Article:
The Theory Of Tempering





Steel that has been hardened is generally

harder and more brittle than is necessary, and in order to bring

it to the condition that meets our requirements a treatment called

tempering is used. This increases the toughness of the steel, i.e.,

decrease the brittleness at the expense of a slight decrease in

hardness.



There are several theories to explain this reaction, but generally

it is only necessary to remember that in hardening we quench steel

from the austenite phase, and, due to this rapid cooling, the normal

change from austenite to the eutectoid composition does not have

time to take place, and as a consequence the steel exists in a

partially transformed, unstable and very hard condition at atmospheric

temperatures. But owing to the internal rigidity which exists in

cold metal the steel is unable to change into its more stable phase

until atoms can rearrange themselves by the application of heat.

The higher the heat, the greater the transformation into the softer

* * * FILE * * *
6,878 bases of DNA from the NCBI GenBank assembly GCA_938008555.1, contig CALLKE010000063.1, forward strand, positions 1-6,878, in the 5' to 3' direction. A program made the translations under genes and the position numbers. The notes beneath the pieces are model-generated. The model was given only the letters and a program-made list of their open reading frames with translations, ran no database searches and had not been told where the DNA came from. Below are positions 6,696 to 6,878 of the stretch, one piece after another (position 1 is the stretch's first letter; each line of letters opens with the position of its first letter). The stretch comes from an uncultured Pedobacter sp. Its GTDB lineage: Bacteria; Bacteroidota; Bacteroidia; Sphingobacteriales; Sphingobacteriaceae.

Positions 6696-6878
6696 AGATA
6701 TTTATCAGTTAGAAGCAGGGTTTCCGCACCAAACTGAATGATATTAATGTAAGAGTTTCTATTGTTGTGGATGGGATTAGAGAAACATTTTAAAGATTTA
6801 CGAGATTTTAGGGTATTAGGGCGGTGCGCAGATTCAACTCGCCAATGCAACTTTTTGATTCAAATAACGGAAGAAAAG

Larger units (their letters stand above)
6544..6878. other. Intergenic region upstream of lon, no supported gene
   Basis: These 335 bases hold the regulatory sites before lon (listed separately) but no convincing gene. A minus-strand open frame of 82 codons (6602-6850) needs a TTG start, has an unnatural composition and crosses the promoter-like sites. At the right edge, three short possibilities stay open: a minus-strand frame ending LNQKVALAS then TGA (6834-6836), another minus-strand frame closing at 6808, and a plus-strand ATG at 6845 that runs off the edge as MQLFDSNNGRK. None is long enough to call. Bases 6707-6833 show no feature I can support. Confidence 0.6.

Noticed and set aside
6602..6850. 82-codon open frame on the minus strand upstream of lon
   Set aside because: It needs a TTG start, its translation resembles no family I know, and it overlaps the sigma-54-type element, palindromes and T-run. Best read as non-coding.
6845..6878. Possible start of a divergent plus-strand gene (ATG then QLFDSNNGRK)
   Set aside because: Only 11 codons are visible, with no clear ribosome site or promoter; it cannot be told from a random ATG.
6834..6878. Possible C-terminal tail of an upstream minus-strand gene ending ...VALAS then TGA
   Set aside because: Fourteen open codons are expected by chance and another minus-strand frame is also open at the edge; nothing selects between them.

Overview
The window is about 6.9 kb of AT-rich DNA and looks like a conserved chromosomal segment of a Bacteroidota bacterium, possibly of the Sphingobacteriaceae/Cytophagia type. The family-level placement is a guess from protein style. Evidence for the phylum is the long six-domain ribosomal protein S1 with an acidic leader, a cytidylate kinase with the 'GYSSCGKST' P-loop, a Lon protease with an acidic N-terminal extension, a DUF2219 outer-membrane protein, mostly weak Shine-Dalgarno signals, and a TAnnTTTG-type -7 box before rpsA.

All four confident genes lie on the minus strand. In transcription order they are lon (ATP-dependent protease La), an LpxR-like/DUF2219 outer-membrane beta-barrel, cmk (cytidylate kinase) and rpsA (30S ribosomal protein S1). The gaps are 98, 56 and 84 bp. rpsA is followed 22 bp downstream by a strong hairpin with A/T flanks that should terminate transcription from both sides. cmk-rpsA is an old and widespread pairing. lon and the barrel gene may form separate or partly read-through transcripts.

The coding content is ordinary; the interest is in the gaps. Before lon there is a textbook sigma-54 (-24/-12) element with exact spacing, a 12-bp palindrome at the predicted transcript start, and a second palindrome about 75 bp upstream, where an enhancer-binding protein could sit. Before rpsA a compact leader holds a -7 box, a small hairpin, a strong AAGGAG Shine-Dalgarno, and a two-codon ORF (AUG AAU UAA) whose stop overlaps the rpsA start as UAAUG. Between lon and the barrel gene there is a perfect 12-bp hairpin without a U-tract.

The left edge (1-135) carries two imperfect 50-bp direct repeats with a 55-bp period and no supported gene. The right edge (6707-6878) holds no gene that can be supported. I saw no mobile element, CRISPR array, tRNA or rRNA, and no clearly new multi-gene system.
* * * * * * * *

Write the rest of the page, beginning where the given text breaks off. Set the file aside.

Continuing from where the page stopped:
phases. As the transformation takes place, a certain amount of heat

of reaction, which under slow cooling would have been released in

the critical range, is now released and helps to cause a further

slight reaction.



If a piece of steel is heated to a certain temperature and held

there, the tempering color, instead of remaining unchanged at this

temperature, will advance in the tempering-color scale as it would

with increasing temperature. This means that the tempering colors

do not absolutely correspond to the temperatures of steels, but the

variations are so slight that we can use them in actual practice.

(See Table 23, page 158.)





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